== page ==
Babi Kecap


Then, of course, one thing remains to subject a cookbook to its value. Preparing a dish. Or in this case making a small party table. Although I limited it to one dish. My eye quickly catched “Babi Kecap”. I make a simple bowl of rice. As extra seasoning I make some “Bubuk Kedelai” (a spicy soy litter) and “Sambal” from the chapter sauces and sprinkles. Though I still have to choose from 8 sambal varieties. Finally I go for a variant of the “sambal Jeruk Limau”. It’s a bit of a quest to find all ingredients. The Kaffir lime for example was not immediately available in the Asian supermarket so I used a combination of lime and kaffir leaves. The other ingredients, however, were easy to find. Most of them are even available in the regular supermarket. The instructions are clear and nicely structured so that these sometimes complex looking recipes are very easy to imitate.

Babi Kecap


Babi Kecap

I choose to prepare the Babi Kecap on the Kamado Joe and add an extra smoky touch. Instead of scorching the meat into cubes in the pan I do this on the seargrate I recently bought. With some extra smoke wood in between the coals I slowly smokeroast the pork chops so they can absorb some smoky flavors. Then I let them simmer a little longer so they can caramelize nicely in the delicious sweet “Babi Kecap” sauce. Babi means pig (often roasted) and kecap refers to the traditional “Ketjap” sauce. A soy sauce with added flavourings. In the book it is recommended to use the saltier “Ketjap asin” and to add sugar to get the same taste but with a somewhat syrupy structure. With success! The taste is sublime and with “a touch of lemon juice” completely finished! The Sambal and Bubuk Kedelai also taste superb.

In short: the “Basisboek Indonesisch” certainly lives up to it’s expectations! Although it loses the personal experience of the author, it excels in other areas. I think of completeness, clarity and the beautiful pictures that accompany the dishes. It is certainly inspiring and the book will probably be picked out of the bookshelf over and over again. The Babi Kecap was already very promising and makes me long for more delicious Indonesian dishes. Another favourite when eating Chinese takeaway for instance “Babi Panggang” might be one of my next sessions. My own version can be found on this page. I am curious about the difference between the two. Are you a fan of Indonesian cuisine?

Smoky Babi Kecap according to Frances Kuijk’s recipe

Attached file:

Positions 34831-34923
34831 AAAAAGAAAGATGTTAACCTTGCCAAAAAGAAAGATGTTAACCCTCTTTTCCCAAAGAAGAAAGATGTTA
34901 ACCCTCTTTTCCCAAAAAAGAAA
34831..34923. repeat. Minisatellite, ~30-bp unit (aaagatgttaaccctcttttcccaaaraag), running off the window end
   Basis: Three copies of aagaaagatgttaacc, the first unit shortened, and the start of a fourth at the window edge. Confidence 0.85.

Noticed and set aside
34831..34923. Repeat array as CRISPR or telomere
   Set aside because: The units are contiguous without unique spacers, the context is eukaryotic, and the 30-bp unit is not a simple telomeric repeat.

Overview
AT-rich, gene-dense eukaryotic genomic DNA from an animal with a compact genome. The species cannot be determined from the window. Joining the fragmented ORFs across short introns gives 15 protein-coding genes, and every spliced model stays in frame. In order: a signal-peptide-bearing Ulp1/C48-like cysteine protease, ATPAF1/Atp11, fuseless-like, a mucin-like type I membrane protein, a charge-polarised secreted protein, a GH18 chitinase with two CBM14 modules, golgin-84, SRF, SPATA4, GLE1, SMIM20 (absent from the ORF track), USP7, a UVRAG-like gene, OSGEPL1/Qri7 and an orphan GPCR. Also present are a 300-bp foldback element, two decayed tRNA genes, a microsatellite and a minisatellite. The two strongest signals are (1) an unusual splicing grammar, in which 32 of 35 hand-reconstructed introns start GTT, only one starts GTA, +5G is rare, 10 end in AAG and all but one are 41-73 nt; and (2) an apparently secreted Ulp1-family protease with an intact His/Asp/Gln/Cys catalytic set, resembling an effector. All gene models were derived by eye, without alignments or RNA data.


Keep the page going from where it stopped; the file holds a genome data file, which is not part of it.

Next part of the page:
Prep Time
20 mins
Cook Time
1 hr 5 mins
Total Time
1 hr 25 mins
The “Indonesian Basic cookbook” is a thorough introduction to Indonesian cuisine. With my own smoky twist on the Babi Kecap from the book, I subject some of the recipes from the book to a thorough test. More information about the book can be found in the article above. Have fun!
Course: Main Course
Cuisine: asian, indonesian
Keyword: babi, bbq, Coldsmoked, Grilled, kamado, kamado recipes, kecap, ketjap, low and slow, pellet bbq, Smoky
Servings: 4 people
  • 900 gr. pork chops
  • sunflower oil
  • 3 cloves garlic squeezed out
  • 5 slices of ginger root +-1cm
  • salt and pepper
  • 125 ml soy sauce asin
  • 1 cube of beef stock originally 1 cube of chicken stock
  • 50 gr. sugar originally 75 gr.
  • 1 slice of gula djawa 1/2 cm thick palm sugar
  • 125 ml water
  • juice of 1/2 lemon
  1. Prepare your BBQ for a direct high temperature grilling session (+200°C) and place a cast iron grid or cast iron griddle plate on top of the fire so that it can become glowing hot.
  2. Cut the pork chops into rags approximately 2 cm thick and rub with sunflower oil, garlic and salt.
  3. Sear the pork chops on the cast iron grid until they have a nice crispy crust.
  4. Place a piece of smoked wood between the coals and place the platesetter in your Kamado. Or if you use a Pellet Smoker like the Traeger: lower the temperature and put on supersmoke.
  5. Let the pork chops smoke for half an hour at a lower temperature (+-100°C) while you collect the other ingredients. After half an hour, cut 2 by 2 cm cubes from the smoked pork chops and add them to the sauce (see below).
  6. Place a heat-resistant pan on the direct side of your BBQ (or increase the temperature to about 150°C) and fry the ginger in sunflower oil for about two minutes.
  7. Add the remaining ingredients and let it simmer gently. Add the smoked pork after half an hour of smoking and cook gently until the sauce has boiled and becomes a little syrupy. In the meantime, the pork chops should already have become tender.
Serve with rice, stir fried vegetables, sambal and a tasty sprinkle of Bubuk Kedelai or Seroendeng. Have a nice meal!
Recipe Notes

Unexpected guests? No problem Frances Kuijk gives as a tip to add cubes of fried potato to the sauce to be able to feed more mouths.